This approach also gives you a sense of whether a client is in strong financial standing. A company with great cash flow will always take a discount.
2. Push to get paid in increments
Of course, our preference is to have steady income throughout a project. For each project, we do the math and set the percentages to keep the cash streaming in as we are spending it. This keeps us cash neutral throughout.
Whenever we have a big outlay of expenses in a project—for contractors, for hardware, or even our own labour, we establish payment terms that are broken into milestones. We ask every customer for a down payment, usually of about 20% to 30%. The key word is ask. We don’t always get it, but it costs us nothing to ask. Even if we ask for 30% and only get 10%, we’re happy. Of course, some customers refuse to pay a down payment, or refuse to pay it right away. But plenty do.
If there’s a big hardware component involved, we ask the clients to treat it as a separate order, paying 10% down and 90% due on delivery. (This works particularly well when we are able to negotiate “we’ll pay you when we’re paid” deals with suppliers—see below for more.)
For the engineering services, we’ll ask for payments at key milestones—typically, after design approval, after program delivery and after factory acceptance testing.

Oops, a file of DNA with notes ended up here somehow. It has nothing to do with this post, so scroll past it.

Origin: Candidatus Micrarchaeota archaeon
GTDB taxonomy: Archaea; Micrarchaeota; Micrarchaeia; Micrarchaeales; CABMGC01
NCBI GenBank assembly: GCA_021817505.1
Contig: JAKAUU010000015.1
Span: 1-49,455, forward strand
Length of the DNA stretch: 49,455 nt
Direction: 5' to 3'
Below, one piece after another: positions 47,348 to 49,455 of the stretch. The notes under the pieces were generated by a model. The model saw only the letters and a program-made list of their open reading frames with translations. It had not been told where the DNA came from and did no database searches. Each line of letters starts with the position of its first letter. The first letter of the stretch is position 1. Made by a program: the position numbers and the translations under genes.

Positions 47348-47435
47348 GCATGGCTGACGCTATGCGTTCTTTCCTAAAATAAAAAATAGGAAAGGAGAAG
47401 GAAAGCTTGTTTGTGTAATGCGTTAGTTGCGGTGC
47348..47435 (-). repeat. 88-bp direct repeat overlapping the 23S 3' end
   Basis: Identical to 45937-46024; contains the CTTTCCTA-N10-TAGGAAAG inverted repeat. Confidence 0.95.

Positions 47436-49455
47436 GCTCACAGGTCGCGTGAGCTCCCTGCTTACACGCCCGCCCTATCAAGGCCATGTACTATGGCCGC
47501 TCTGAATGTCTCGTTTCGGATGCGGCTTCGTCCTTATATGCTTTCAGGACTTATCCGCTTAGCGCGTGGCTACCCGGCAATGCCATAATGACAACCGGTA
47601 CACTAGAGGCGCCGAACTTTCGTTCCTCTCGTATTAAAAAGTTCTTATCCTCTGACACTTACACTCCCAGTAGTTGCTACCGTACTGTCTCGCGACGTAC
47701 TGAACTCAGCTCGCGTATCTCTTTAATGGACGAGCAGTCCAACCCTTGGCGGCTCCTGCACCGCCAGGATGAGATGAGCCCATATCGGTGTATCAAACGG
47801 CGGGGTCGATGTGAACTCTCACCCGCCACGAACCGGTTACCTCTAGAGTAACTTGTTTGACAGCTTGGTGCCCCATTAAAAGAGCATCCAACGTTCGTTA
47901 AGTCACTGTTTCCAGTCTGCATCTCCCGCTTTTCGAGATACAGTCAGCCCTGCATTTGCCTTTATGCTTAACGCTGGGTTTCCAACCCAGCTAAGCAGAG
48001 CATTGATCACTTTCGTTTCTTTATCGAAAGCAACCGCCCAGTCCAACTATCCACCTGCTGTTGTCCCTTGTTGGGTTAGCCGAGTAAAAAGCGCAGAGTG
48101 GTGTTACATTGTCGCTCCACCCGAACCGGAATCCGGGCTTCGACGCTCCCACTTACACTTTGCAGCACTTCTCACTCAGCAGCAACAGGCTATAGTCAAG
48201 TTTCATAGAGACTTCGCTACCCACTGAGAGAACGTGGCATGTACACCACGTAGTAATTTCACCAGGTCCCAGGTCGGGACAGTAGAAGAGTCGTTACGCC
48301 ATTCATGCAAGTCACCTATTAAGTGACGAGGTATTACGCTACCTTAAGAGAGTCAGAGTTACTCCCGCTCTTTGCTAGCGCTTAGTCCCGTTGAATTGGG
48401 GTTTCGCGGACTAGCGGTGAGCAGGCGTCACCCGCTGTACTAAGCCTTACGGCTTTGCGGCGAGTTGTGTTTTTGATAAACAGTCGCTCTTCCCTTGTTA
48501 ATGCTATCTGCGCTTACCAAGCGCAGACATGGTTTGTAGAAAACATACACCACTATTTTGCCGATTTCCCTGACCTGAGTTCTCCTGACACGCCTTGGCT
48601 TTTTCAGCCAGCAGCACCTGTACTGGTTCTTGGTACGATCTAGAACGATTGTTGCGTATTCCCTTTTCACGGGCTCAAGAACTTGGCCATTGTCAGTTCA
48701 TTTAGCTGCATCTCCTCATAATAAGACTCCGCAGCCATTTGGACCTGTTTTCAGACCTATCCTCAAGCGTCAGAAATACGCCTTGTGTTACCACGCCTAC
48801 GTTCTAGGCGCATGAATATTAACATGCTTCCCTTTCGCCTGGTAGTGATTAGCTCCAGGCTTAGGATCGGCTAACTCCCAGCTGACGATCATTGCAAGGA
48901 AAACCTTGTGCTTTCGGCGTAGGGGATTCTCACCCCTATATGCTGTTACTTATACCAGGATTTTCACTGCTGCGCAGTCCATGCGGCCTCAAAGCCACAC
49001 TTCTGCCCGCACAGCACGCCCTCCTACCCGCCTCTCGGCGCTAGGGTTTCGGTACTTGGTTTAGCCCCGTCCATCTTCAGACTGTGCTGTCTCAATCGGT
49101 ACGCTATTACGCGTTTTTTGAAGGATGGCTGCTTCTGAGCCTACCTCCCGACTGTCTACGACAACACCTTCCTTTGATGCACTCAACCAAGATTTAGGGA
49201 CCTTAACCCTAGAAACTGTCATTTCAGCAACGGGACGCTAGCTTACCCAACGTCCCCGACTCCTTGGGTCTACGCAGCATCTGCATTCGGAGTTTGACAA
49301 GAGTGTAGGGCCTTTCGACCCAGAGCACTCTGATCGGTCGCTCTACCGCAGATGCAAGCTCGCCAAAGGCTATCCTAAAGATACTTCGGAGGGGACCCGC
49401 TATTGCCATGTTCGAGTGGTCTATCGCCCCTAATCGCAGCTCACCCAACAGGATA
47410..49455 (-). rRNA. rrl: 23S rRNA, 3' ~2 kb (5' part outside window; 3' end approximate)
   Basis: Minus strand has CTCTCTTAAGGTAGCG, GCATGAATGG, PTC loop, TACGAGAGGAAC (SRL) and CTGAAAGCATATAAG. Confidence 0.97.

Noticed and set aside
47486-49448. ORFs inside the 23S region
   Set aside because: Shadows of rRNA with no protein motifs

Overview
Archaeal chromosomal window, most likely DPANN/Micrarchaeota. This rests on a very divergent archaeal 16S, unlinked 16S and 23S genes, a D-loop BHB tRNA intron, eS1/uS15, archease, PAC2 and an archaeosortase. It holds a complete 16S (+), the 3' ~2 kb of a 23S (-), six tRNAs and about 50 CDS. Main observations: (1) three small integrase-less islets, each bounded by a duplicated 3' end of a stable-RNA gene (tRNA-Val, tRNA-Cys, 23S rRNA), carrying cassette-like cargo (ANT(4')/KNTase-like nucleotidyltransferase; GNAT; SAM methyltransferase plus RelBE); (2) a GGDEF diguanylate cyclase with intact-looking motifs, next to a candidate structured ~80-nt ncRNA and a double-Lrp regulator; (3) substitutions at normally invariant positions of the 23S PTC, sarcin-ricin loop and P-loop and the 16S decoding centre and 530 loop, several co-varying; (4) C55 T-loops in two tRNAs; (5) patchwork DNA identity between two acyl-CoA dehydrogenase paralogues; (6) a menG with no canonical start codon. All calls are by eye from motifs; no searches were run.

For a low risk we can give our client some leverage while offering them a guarantee of sorts that they will be getting a job well done.
How do we get clients on board with this? By offering them a contingency. When a client is willing to pay us in increments, we’ll often negotiate terms in which the final 10% of payments is contingent on their overall acceptance of our work. This isn’t entirely subjective—we’ll negotiate expectations and criteria for this at the outset—but it’s a good way to reward clients for meeting our incremental payment terms. Besides, we have never had a client hold back the final payment because we did not meet the obligations in our contract. For a low risk we can give our client some leverage while offering them a guarantee of sorts that they will be getting a job well done.
3. Negotiate with your suppliers
When our customers refuse to pay within our standard 30-day term, we’ll turn to our suppliers and contractors to see whether they’ll bend. It’s very important for us to have good relationships with our suppliers; we always want to pay them promptly. But that’s not always possible. So, when it’s possible, we’ll explain the situation and request “paid when paid” terms with them. We’ve found this has gone over surprisingly well. As long as we’re clear about when we’ll be able to pay them, they’re able to adjust their expectations. More times than not they are willing to be “paid when paid” to get the order.